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Starred Review. Ankh-Morpork's City Watch Commander, Sam Vimes, stars in the latest entry in Pratchett's popular Discworld series (Going Postal, etc.). "Thud" is the sound that commences the novel, as a dwarf is bludgeoned to death; it's also the name of a chesslike match that recreates the battle of Koom Valley, a long-ago fight between trolls and dwarfs. As the anniversary of the battle approaches, ancient politics and the present-day murder cause tensions between the trolls and dwarfs to boil. Though Koom Valley was a disaster for both sides, certain community leaders from each side have been spoiling for a rematch—something Vimes is duty-bound to prevent. In the midst of this, a push toward affirmative action forces Vimes to hire a vampire named Sally to the Watch. She's sworn off human blood, but that's cold comfort to the assortment of humans, dwarfs, trolls, werewolves and golems that make up the police force. Vimes and his motley crew of coppers are called upon to not only find the murderer and keep the peace but also, in a jab at The Da Vinci Code, solve the riddle of a painting that reputedly holds the secret to what really happened at Koom Valley. Pratchett's fantastic imagination and satirical wit are on full display.
Copyright © Reed Business Information, a division of Reed Elsevier Inc. All rights reserved. --This text refers to the Hardcover edition.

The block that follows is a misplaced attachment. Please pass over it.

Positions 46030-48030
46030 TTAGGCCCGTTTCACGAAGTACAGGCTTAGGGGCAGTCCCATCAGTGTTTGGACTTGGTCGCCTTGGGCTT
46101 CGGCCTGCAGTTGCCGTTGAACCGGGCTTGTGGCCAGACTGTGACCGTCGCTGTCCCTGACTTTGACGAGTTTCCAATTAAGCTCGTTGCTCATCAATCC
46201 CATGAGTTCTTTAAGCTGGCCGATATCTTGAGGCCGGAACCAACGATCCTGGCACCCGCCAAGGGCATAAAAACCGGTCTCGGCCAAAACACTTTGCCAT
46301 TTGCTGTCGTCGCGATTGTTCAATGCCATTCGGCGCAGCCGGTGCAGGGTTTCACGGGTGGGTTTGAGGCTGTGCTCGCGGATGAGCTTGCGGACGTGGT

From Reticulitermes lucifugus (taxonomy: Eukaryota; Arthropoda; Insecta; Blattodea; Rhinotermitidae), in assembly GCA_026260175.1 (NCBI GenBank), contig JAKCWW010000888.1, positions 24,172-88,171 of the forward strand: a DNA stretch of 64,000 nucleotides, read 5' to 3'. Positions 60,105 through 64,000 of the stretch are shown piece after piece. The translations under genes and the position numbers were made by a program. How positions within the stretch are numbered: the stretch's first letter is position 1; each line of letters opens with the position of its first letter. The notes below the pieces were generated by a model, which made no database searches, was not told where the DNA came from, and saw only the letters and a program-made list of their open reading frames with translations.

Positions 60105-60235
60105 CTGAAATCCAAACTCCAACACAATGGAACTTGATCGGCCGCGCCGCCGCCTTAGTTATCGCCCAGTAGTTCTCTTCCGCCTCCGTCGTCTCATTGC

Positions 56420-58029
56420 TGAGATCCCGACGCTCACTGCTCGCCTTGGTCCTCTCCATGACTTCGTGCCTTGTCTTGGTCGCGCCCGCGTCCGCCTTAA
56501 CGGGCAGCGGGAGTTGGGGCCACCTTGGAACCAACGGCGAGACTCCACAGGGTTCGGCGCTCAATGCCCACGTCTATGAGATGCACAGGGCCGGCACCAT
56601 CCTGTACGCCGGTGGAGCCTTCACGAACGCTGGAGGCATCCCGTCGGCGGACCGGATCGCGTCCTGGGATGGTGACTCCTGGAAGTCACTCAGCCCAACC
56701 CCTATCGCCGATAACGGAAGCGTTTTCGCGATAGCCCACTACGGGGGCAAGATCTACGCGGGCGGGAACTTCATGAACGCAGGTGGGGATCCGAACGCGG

Unwilling to get caught up in the fact that he is the duke of Ankh-Morpork, Commander Vimes still shaves himself and runs the Watch as well as he can. Lord Veternari forces him to get involved in politics, though, because the Watch is incurring serious expense as it grows, and because his multicultural efforts have forced him to hire a vampire as a member of the Watch. Vimes has a lot on his plate, anyway, what with the upcoming anniversary of Koom Valley (a battle between trolls and dwarves that is part of an age-old war), an unsolved murder that reveals the limitations of the Watch in dwarfish eyes, and the theft of a valuable painting from the Royal Art Museum. On top of everything he does as part of his job, he must make it home at six o'clock on the dot every day to read to his young son. Everything is connected, of course--even Sally, the vampire taken on by the Watch. Unsettling secrets are revealed about the true history of Koom Valley, and in a basement in the city, dwarves and trolls are playing the game Thud!, a miniature battle of Koom Valley, together. As always, Pratchett's latest Discworld yarn is funny, fast-paced, the kind of satire that explores serious issues while making readers love it. Regina Schroeder
Copyright © American Library Association. All rights reserved --This text refers to the Hardcover edition.
Another great adventure on the Discworld. A good read guaranteed to entertain followers of the series.Published 12 months ago by James Parsons
A standard Dsicwolrd novel, entertaining, a few laughs, a satire of our own world but not one of the best Discworld novels I've read so far. Still, can't go wrong with Sam Vimes.Published 21 months ago by Dan
Always my favourite author, Terry Pratchett has outdone even himself with his latest reads. Thud! is one of the greatest mixtures of adventure, fantasy, moral and humour in... Read morePublished on Sept. 23 2007 by Vick
It started with a painting and a codex...or did it? Whisper the words Koom Valley and see the average Watch Officer pale as they recollect the bloody battle between trolls and... Read morePublished on Nov. 16 2005 by Janelle Martin